`seq :: a -> b -> b`. The idea is that the first argument is evaluated to weak-head normal form (WHNF), then the second argument is evaluated to WHNF and returned. WHNF is reduction until the outermost bit is available - either a function value, or an outer constructor.

You can model the behaviour by introducing an

`evaluate`function, in a lower-level language, and showing how to perform reduction:

evaluate (seq a b) = do

a' <- evaluate a

b' <- evaluate b

return b'

The

`evaluate`function must return an evaluated argument, and it wants to return

`b`which is not already evaluated, so it must make a recursive call. The

`evaluate`function for

`id`, which simply returns its argument, is:

evaluate (id a) = do

a' <- evaluate a

return a'

Notice that even though

`id`does "nothing", it still has to evaluate its argument. Of course,

`evaluate (id x)`is the same as

`evaluate x`, so

`id`performs no additional work.

Haskell is lazy, so if an expression has already been evaluated, then the

`evaluate`call will be incredibly cheap, and just return the previous result. So let's consider the result of calling

`seq`with the same argument twice.

evaluate (seq a a) = do

a' <- evaluate a

return a'

This time the second evaluation of

`a`is skipped, as

`a`is already evaluated. We can easily see that evaluation of

`seq a a`is exactly equivalent to

`a`. This means that any code which writes

`a `seq` a`is

*wrong*. There is plenty of this code around, and one example (which prompted me to write this) is on slide 15 of this talk.

The other classic

`seq`related mistake is

`id $! x`. The

`($!)`operator is for strict application, and is defined:

f $! x = x `seq` f x

For the particular instance of

`id $! x`, we obtain

`x `seq` id x`. Of course, all that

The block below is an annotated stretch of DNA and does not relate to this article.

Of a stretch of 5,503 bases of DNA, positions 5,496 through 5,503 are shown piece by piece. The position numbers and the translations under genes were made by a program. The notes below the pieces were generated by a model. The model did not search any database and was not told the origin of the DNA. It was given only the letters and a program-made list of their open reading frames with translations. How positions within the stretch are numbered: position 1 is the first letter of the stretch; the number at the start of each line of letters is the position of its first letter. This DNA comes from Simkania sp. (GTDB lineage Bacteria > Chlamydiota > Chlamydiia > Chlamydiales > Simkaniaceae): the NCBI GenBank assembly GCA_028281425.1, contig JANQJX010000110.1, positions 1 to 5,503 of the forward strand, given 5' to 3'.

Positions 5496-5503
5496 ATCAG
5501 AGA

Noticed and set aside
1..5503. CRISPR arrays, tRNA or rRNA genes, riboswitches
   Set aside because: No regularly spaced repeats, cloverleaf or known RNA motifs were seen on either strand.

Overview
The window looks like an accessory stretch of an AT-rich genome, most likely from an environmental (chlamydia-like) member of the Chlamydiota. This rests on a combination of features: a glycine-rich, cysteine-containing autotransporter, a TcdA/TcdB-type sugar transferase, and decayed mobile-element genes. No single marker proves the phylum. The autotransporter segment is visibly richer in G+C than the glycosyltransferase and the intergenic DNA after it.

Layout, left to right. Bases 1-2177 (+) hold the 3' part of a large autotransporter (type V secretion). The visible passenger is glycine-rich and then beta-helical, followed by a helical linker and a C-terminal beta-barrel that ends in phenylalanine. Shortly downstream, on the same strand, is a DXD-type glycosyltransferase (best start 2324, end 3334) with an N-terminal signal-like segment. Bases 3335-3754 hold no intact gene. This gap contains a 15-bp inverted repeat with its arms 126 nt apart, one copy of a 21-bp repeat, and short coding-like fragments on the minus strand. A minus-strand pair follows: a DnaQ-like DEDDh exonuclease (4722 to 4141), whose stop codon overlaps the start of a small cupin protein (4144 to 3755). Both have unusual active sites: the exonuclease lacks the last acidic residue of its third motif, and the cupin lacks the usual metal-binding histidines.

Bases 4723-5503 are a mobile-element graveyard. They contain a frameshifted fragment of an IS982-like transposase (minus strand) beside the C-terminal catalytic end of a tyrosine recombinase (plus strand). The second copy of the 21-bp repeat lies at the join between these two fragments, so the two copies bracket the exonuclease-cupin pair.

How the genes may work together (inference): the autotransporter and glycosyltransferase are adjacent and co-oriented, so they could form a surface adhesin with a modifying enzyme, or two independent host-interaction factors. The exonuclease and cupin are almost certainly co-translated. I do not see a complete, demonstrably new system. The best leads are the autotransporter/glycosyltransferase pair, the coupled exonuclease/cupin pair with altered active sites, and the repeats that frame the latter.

`id x`does is evaluate

`x`, so again there is no change from just writing

`x`.

There are valid uses of

`seq`, but any time you see either of the following constructs, you

*know*the programmer got it wrong:

x `seq` x

id $! x

id $! x

## 5 comments:

Check out slide 15 for an example:

http://www.red-bean.com/~bos/slides/BayFP-2008-05-08.pdf

--

aycan

Ah, thank you for your PSA. Now I have a url to send folks instead of needing to explain this myself :)

The source of all this confusion is that `seq` and ($!) are in fact lazy about being strict. Whenever they're used, they create a thunk just like anything else, it's just that when someone pulls on that thunk, the `seq` will pull on something else first before giving the answer. For folks who find reasoning about laziness difficult, this lazy strictness is doubly hard to grasp.

Thanks! I'm implementing a lazy language interpreter in Haskell and got stuck on how to force order when using impure functions (e.g. print). I suspected seq might do the trick so I googled it and found your article. I've made a simple built-in function

seq' [v1,v2] = return v2

(All builtins receive their arguments fully evaluated to normal form at the moment.)

..

letBuiltin "seq" 2 seq' -- 2 is arity

So I can use thusly:

Haskell> prettyEval "seq (print 1) (print 2)"

1

2

()

Or maybe define a `then':

Haskell> prettyEval "(λthen·then (print 1) (print 2)) seq"

1

2

()

Of course, a proper simple type system with Monads or uniqueness types would be better. I'm already familiar with monads, so I might try implementing uniqueness types because they seem quite interesting.

Chris: Cool, glad it was useful. Good luck with your interpreter!

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